Do rocket science. We’ll do the rest.

Precious Payload helps teams ship satellites to space.

How could your startup benefit from an accelerator? Precious Payload shares tips from experience with Creative Destruction Lab

This video is about Precious Payload’s experience participating in the space stream of a famous goals-drive accelerator called Creative Destruction Lab. The lessons learned by our team with this accelerator program could be applied to basically any mentor-driven accelerator out there, be it TechStars or Starburst, or even Y Combinator. Of course, this acceleration program takes place completely virtually, so this adds an additional layer of lessons learned here.

What is CDL, the Creative Destruction Lab? It’s a mentor-driven, long-process organization that has 10 different streams. The space stream is led by famous Chris Hadfield, who is the former commander of the International Space Station and, of course, the guitar-playing, picture-taking Canadian astronaut. The program spans six months, with a session every two months. The space stream has over 60 mentors, not only space professionals but also scientists, engineers, venture capitalists, and specialists from the tech community in general.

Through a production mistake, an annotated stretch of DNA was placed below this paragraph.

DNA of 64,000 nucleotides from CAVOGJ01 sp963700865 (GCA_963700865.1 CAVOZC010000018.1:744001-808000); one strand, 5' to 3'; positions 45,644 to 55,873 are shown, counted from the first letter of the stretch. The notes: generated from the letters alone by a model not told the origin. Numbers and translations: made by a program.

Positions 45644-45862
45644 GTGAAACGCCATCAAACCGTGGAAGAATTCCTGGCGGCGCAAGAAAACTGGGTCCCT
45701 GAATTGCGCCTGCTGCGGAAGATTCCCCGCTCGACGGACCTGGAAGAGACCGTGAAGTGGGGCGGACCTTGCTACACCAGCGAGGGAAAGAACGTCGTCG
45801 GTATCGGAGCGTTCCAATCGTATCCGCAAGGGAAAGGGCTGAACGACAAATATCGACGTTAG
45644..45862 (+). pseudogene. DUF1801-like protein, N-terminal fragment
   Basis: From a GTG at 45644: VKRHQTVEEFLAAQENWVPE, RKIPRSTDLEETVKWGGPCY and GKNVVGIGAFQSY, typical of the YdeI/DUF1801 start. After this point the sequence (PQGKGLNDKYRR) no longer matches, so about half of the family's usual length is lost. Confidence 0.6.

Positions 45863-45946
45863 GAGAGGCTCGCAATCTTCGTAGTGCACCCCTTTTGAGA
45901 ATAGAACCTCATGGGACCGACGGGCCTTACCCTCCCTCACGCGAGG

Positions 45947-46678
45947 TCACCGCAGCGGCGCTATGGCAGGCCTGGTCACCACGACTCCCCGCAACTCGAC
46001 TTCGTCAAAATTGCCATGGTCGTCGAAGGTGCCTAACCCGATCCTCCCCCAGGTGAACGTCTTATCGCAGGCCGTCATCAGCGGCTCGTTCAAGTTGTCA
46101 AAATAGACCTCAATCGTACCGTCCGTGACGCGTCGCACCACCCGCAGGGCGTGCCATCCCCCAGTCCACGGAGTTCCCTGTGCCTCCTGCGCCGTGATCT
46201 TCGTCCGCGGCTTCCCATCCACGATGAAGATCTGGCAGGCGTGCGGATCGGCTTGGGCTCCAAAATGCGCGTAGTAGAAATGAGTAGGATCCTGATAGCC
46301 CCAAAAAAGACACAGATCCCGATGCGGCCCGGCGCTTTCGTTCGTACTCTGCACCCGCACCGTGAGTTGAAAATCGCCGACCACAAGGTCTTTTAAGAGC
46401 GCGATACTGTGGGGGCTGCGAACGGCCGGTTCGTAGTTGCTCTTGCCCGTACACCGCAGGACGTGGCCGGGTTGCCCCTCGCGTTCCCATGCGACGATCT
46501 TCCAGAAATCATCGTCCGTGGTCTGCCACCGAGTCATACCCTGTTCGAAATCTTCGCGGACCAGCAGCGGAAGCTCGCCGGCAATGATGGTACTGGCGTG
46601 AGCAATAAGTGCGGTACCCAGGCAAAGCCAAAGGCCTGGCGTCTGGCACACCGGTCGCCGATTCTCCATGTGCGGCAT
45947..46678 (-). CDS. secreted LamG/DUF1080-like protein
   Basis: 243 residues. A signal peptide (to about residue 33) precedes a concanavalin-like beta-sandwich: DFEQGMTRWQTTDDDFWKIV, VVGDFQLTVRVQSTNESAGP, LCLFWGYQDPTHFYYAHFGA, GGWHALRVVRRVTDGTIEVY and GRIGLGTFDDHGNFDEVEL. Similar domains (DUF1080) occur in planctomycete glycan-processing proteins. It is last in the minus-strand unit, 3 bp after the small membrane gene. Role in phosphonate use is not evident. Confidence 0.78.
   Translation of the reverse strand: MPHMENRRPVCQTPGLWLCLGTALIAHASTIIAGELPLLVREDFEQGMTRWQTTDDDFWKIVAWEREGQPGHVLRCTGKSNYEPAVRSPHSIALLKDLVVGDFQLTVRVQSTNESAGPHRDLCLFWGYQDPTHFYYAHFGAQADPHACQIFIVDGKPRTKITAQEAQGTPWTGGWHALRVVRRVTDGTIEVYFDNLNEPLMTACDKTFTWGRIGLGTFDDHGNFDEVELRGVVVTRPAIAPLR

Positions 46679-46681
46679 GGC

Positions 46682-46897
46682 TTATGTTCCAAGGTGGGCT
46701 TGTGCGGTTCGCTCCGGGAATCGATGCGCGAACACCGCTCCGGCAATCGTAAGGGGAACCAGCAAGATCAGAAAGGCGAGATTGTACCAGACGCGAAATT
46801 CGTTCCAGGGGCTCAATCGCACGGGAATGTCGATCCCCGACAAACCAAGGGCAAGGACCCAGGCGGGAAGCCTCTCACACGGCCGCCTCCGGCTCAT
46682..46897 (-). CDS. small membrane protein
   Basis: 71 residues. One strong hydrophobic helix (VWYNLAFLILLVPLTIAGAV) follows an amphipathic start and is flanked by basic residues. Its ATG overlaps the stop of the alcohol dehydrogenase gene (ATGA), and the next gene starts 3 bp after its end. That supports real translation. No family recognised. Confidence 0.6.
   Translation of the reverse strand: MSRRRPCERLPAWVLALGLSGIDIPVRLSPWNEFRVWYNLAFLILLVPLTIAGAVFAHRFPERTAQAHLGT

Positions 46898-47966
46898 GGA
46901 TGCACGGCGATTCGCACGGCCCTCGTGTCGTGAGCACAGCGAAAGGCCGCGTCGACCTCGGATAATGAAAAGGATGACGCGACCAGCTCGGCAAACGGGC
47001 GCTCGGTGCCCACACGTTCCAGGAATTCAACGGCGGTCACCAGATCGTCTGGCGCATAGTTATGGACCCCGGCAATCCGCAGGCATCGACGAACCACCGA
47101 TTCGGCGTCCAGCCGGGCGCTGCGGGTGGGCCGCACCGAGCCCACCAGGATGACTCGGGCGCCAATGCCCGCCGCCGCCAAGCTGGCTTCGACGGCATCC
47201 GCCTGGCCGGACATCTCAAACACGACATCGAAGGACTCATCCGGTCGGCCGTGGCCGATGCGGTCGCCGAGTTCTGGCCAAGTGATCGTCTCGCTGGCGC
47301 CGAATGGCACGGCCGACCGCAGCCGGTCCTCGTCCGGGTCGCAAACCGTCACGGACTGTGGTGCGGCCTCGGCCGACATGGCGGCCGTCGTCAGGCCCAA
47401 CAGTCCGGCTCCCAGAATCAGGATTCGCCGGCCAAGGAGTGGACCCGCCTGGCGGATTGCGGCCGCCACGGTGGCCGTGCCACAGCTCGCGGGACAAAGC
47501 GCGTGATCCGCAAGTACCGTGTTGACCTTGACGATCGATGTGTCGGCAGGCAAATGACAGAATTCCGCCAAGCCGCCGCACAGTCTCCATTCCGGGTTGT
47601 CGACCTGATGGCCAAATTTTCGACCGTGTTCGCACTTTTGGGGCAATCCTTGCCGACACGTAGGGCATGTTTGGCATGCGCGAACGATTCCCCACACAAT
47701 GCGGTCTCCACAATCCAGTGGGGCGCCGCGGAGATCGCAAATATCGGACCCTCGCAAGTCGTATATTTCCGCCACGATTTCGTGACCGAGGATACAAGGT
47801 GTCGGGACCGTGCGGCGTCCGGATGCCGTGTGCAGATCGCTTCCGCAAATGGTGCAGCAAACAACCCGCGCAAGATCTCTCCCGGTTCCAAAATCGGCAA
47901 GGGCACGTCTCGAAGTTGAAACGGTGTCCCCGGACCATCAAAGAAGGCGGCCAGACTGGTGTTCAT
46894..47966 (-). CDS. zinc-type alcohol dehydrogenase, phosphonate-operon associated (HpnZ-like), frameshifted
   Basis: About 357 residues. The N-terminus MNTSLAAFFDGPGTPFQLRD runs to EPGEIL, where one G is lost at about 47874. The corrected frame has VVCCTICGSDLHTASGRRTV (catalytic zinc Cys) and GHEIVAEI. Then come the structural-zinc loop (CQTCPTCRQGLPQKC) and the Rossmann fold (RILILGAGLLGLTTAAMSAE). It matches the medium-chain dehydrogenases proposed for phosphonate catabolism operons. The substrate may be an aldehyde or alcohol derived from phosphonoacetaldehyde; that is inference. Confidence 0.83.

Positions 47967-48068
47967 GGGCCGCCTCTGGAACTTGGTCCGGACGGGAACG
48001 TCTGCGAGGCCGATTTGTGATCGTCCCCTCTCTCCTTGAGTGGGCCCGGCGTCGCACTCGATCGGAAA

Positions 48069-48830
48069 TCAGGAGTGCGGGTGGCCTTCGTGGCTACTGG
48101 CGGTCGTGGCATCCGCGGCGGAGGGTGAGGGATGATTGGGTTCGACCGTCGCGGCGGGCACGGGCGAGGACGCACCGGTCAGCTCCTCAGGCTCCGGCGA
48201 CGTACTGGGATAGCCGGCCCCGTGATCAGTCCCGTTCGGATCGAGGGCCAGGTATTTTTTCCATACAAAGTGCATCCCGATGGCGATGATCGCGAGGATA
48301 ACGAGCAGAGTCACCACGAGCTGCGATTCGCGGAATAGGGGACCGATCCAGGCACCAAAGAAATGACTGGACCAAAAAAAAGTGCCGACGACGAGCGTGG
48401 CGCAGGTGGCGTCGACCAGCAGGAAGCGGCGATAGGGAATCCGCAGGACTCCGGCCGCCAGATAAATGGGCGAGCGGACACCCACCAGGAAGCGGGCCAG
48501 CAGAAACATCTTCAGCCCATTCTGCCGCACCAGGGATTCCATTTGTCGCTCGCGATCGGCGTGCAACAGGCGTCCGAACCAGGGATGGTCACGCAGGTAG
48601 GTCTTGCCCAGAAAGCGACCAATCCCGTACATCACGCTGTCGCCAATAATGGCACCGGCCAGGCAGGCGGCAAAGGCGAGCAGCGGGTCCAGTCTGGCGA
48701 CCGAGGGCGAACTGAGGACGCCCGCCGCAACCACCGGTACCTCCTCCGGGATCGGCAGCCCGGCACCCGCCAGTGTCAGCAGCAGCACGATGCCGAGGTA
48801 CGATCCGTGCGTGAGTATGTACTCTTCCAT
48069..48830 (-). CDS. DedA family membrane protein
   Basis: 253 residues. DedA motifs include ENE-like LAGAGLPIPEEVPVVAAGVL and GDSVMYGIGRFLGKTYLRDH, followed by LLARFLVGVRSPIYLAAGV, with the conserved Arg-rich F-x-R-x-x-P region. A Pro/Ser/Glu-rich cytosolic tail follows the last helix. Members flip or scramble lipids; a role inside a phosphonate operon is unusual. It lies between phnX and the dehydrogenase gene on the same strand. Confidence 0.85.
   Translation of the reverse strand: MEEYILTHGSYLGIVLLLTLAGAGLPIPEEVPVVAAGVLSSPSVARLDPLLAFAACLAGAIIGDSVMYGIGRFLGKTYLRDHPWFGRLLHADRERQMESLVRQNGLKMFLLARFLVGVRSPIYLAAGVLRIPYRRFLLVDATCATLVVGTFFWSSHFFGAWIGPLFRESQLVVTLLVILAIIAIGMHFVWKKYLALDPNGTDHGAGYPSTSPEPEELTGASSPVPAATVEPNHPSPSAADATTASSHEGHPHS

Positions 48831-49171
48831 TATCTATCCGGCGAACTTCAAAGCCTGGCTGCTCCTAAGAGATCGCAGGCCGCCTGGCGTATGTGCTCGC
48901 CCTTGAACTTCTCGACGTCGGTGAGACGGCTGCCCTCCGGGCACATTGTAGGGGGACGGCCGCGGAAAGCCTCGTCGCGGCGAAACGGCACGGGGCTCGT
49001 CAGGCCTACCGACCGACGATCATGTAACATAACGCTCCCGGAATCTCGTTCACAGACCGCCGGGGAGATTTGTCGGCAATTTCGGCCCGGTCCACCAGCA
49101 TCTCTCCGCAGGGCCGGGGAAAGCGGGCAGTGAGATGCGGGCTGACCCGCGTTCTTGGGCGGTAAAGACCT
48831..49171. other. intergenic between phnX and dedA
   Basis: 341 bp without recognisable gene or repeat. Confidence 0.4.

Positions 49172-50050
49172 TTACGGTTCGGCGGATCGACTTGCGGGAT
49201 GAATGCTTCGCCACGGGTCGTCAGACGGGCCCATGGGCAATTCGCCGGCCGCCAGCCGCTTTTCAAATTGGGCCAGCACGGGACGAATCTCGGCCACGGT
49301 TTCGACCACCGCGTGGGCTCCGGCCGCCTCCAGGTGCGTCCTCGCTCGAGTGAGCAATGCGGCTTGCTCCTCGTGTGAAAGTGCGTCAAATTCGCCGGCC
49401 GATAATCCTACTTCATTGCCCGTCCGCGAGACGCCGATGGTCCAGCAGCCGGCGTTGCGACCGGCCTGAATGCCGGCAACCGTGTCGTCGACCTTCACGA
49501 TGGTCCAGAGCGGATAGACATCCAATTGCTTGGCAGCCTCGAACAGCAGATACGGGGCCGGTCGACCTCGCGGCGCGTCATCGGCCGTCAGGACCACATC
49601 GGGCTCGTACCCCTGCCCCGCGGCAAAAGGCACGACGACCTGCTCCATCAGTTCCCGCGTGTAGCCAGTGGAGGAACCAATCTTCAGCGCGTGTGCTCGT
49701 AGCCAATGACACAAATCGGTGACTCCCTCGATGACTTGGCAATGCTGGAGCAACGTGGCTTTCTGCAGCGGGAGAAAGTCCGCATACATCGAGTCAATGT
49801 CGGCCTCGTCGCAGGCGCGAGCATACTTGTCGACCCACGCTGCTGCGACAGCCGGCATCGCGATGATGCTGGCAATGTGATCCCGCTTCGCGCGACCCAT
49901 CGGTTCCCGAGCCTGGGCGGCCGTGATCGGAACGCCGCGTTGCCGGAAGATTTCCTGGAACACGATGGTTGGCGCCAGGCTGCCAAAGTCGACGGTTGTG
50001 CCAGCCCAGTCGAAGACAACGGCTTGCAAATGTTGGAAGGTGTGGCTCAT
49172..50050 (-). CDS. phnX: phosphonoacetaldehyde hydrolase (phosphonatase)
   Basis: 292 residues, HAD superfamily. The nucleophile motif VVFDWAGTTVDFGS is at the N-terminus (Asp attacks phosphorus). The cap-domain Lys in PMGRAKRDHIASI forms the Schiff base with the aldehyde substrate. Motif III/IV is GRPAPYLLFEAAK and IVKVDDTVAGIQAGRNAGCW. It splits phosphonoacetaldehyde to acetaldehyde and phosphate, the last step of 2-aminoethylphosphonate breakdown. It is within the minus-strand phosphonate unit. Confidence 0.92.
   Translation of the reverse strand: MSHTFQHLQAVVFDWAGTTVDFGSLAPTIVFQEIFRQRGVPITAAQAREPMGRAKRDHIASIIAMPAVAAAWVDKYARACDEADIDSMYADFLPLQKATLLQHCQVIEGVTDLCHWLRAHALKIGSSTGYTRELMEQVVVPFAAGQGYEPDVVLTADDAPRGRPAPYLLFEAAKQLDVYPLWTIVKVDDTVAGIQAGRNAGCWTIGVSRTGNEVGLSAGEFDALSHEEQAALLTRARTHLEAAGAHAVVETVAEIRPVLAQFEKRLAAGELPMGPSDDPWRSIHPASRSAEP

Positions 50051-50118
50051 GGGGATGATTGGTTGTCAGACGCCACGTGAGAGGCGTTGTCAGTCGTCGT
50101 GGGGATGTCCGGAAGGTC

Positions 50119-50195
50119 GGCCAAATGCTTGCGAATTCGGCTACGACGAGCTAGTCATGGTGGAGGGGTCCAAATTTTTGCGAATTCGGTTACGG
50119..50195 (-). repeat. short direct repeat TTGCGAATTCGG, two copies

The focus of the CDL is to help a startup that has the potential to grow big solve their business problems: how to work out a market strategy and how to build a business out of the amazing technology that they have. 

Observation 1: CDL has a great set of internal processes. They use volunteers and perfectly organize Zoom calls with 100+ participants.

Observation 2: CDL takes a lot of your time — prepare to invest dozens of hours of your time if you want to do it right.

Advice: CDL’s a goal-driven accelerator program. For every session, you need to set objectives and key results. The best way to maximize your outcomes from that is to synchronize it with your team’s internal goals for every quarter.

Observation 3: To get the perfect mentor you have to sell yourself, but not oversell. They have to understand whether they can help you, to understand whether their experience is relevant to the problems you’re having right now. And they don’t have a lot of time to make a decision.

Advice: Create a 60-second video with a good narrative that really explains what you’re building, your product, your issues, your stage. Talking to mentors, be very concrete and specific about what you ask.